The late Canon Liddon, in one of his sermons, said, "The reverence of the soul is best secured when the body, its companion and instrument, is reverent also." This truth pervades all the Church's worship. Besides kneeling and standing, bowing, also, was always and is still customary in the devotions of the true disciple. Thus in regard to bowing towards the Altar, the 7th canon of the English Church of 1640, which enjoins the custom, declares, "doing reverence and obeisance both at their coming in and going out of churches, chancels, or chapels was a most ancient custom of the Primitive Church in the purest times." Bowing at the Name of Jesus is a very old and Scriptural custom according to the spirit of St. Paul's words in Phil. 2:10. "At the Name of Jesus every knee should bow," and is enjoined by the 18th canon of 1604 in these words, "When in the time of divine service the Lord Jesus shall be mentioned, due and lowly reverence shall be done by all persons present." Bowing at the Glorias was first introduced about 325 A.D. as a protest against Arianism, a heresy which denied the Divinity and coequality of God the Son.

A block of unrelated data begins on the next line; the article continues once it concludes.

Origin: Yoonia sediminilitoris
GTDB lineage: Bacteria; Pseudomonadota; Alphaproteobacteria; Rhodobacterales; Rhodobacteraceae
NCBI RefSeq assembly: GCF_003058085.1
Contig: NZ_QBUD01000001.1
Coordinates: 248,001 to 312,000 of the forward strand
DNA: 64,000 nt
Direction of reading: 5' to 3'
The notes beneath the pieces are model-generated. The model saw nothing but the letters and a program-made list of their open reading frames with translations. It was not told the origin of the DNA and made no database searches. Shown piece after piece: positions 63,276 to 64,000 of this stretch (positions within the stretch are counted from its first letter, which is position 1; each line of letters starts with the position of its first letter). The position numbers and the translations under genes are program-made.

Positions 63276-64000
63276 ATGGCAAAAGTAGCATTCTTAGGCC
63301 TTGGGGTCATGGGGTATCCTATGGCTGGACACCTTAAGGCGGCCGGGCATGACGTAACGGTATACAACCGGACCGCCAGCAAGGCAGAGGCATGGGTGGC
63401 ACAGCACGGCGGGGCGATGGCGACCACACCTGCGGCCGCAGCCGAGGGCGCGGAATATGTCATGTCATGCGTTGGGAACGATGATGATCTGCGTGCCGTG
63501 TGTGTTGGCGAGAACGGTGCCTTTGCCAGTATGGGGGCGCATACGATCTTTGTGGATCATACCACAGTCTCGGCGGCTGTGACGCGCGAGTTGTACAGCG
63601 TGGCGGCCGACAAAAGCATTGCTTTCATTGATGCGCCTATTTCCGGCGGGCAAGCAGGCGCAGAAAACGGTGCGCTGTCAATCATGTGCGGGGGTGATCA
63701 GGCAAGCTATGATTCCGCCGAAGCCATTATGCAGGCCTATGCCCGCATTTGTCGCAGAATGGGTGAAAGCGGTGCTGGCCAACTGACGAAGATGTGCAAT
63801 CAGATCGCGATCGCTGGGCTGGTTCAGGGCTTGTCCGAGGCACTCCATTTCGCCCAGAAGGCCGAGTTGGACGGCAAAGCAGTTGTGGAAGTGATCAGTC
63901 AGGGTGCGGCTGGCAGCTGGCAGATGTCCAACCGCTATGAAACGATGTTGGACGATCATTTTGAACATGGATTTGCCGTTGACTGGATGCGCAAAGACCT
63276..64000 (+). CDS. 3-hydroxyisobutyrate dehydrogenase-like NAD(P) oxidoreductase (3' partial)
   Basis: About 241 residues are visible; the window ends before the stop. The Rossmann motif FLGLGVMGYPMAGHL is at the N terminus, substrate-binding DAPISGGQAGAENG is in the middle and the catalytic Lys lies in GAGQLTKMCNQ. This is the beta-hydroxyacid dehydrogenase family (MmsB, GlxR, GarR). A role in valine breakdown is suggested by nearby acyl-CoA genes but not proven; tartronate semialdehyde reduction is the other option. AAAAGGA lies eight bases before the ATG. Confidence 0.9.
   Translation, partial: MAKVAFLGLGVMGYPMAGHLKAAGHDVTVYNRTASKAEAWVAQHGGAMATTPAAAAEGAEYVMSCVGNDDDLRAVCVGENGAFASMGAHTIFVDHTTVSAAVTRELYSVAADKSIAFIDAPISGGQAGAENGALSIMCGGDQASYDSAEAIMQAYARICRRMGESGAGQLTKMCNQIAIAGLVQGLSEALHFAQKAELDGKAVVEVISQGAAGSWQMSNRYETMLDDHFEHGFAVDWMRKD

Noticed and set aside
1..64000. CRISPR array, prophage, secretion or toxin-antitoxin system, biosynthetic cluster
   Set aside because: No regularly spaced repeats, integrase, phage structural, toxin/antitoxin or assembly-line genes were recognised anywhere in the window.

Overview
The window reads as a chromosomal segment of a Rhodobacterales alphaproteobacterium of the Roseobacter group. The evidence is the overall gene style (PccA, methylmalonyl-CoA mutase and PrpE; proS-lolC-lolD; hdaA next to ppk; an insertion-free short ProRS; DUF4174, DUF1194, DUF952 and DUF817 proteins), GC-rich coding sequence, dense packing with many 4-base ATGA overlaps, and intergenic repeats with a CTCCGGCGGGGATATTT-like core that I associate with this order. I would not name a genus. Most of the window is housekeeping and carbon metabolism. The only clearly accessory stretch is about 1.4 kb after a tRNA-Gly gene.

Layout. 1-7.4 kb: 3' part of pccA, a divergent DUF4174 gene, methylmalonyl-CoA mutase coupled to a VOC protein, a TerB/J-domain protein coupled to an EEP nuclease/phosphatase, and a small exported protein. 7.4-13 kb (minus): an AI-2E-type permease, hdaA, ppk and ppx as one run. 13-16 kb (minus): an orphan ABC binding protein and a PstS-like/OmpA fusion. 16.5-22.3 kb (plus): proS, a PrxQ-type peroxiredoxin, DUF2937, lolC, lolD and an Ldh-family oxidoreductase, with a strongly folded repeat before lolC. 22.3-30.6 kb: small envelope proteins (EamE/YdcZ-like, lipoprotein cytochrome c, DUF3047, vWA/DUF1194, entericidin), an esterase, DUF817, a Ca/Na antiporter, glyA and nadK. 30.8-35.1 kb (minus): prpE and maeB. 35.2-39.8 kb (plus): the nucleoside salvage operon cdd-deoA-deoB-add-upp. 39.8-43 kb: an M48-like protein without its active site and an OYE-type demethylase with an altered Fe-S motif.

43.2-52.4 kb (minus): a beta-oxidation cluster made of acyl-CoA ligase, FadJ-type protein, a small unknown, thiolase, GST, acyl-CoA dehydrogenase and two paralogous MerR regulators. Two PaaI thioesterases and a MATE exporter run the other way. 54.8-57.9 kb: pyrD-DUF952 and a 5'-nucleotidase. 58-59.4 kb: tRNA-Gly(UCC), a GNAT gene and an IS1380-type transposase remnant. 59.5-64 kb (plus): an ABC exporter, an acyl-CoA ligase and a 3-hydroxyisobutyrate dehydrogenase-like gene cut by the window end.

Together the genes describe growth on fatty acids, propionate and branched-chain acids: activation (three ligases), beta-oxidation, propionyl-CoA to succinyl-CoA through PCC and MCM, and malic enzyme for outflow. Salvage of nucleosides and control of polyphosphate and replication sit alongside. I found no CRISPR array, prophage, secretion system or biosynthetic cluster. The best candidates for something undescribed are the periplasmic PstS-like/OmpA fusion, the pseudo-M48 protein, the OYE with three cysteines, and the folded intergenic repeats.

Breaking of the Bread -- One of the New Testament Names for the Holy Communion (which see) and one of the four marks of the Church's unbroken continuity. (Acts 2:42.)

American Church Dictionary and Cyclopedia. — New York, Thomas Whittaker. . 1901.

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